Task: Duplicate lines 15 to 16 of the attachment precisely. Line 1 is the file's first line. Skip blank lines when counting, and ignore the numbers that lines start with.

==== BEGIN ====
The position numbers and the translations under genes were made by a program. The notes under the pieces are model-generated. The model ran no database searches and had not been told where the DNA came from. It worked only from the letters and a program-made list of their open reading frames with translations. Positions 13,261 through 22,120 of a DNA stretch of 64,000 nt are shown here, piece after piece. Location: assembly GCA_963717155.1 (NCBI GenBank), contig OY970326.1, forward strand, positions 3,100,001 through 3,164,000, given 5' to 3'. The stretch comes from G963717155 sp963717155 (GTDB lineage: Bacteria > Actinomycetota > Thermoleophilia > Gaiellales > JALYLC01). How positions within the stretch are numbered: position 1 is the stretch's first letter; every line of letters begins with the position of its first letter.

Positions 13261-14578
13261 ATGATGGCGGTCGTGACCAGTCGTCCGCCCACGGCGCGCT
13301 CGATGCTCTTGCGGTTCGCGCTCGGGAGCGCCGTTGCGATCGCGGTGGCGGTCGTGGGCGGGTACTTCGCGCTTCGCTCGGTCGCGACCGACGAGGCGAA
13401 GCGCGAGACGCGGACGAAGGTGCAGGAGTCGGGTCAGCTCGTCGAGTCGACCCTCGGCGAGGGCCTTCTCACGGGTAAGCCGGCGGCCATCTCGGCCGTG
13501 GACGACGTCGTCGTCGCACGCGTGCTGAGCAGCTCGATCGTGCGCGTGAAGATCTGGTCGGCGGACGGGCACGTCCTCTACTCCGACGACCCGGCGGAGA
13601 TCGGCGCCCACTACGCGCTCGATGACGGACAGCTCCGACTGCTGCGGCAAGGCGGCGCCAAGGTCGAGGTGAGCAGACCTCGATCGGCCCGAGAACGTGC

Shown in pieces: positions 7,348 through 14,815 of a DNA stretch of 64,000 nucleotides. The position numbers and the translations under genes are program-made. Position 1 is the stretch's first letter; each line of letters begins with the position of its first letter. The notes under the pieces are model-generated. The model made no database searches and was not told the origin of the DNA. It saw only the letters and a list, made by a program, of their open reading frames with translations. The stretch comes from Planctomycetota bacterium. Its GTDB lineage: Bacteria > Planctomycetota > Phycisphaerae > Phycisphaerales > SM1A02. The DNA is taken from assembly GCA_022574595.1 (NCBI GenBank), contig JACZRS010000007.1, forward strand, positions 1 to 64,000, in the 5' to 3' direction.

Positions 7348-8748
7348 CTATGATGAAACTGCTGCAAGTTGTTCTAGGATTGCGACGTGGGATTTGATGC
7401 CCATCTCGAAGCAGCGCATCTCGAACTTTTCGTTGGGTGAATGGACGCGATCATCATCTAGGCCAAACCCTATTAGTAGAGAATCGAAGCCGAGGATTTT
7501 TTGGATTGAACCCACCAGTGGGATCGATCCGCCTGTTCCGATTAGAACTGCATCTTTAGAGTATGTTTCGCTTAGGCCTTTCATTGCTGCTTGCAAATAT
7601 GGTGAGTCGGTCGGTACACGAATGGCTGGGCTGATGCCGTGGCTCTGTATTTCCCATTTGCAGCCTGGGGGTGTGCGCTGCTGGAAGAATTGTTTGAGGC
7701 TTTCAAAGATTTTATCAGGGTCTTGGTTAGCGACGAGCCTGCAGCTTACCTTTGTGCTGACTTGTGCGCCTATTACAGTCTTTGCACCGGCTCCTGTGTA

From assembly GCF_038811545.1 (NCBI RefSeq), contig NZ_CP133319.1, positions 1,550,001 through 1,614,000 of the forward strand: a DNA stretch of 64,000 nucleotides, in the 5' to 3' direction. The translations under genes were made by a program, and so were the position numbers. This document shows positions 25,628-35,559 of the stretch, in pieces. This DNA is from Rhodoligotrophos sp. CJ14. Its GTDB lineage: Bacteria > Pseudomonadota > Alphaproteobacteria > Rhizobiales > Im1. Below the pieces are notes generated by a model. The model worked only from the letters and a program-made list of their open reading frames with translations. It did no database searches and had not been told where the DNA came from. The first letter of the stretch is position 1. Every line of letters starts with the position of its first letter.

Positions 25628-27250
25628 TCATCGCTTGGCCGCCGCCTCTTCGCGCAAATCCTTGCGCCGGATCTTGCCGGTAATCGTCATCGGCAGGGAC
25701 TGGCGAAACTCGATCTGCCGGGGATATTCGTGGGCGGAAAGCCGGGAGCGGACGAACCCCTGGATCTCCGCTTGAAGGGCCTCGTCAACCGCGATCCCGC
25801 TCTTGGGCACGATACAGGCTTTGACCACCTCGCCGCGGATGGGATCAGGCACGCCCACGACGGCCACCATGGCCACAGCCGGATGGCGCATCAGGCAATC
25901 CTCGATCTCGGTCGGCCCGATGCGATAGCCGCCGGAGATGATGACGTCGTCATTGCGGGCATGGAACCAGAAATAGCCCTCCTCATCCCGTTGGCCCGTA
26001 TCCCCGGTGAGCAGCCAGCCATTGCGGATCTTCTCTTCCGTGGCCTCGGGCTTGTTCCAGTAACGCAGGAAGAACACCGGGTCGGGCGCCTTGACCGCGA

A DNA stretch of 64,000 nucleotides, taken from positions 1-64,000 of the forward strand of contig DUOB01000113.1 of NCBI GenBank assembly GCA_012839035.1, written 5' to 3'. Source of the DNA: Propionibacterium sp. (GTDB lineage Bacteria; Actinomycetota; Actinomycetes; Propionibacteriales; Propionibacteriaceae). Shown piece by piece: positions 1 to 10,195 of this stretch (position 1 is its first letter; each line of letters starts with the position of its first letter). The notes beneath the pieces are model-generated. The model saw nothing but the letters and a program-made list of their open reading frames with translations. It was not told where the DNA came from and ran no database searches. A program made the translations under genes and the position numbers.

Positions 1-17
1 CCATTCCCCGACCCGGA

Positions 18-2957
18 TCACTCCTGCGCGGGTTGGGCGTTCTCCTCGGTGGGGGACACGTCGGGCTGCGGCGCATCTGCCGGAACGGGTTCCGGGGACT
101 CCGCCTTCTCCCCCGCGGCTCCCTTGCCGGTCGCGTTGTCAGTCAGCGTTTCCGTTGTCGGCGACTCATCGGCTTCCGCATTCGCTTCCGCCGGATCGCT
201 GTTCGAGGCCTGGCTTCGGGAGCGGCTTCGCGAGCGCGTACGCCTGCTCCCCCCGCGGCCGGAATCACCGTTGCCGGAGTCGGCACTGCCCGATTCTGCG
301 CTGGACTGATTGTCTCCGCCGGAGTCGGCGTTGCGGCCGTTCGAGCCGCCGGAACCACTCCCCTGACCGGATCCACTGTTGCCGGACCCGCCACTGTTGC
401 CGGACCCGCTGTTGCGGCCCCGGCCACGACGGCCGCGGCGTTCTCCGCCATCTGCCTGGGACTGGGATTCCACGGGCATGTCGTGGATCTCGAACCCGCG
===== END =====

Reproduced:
From assembly GCF_038811545.1 (NCBI RefSeq), contig NZ_CP133319.1, positions 1,550,001 through 1,614,000 of the forward strand: a DNA stretch of 64,000 nucleotides, in the 5' to 3' direction. The translations under genes were made by a program, and so were the position numbers. This document shows positions 25,628-35,559 of the stretch, in pieces. This DNA is from Rhodoligotrophos sp. CJ14. Its GTDB lineage: Bacteria > Pseudomonadota > Alphaproteobacteria > Rhizobiales > Im1. Below the pieces are notes generated by a model. The model worked only from the letters and a program-made list of their open reading frames with translations. It did no database searches and had not been told where the DNA came from. The first letter of the stretch is position 1. Every line of letters starts with the position of its first letter.

Positions 25628-27250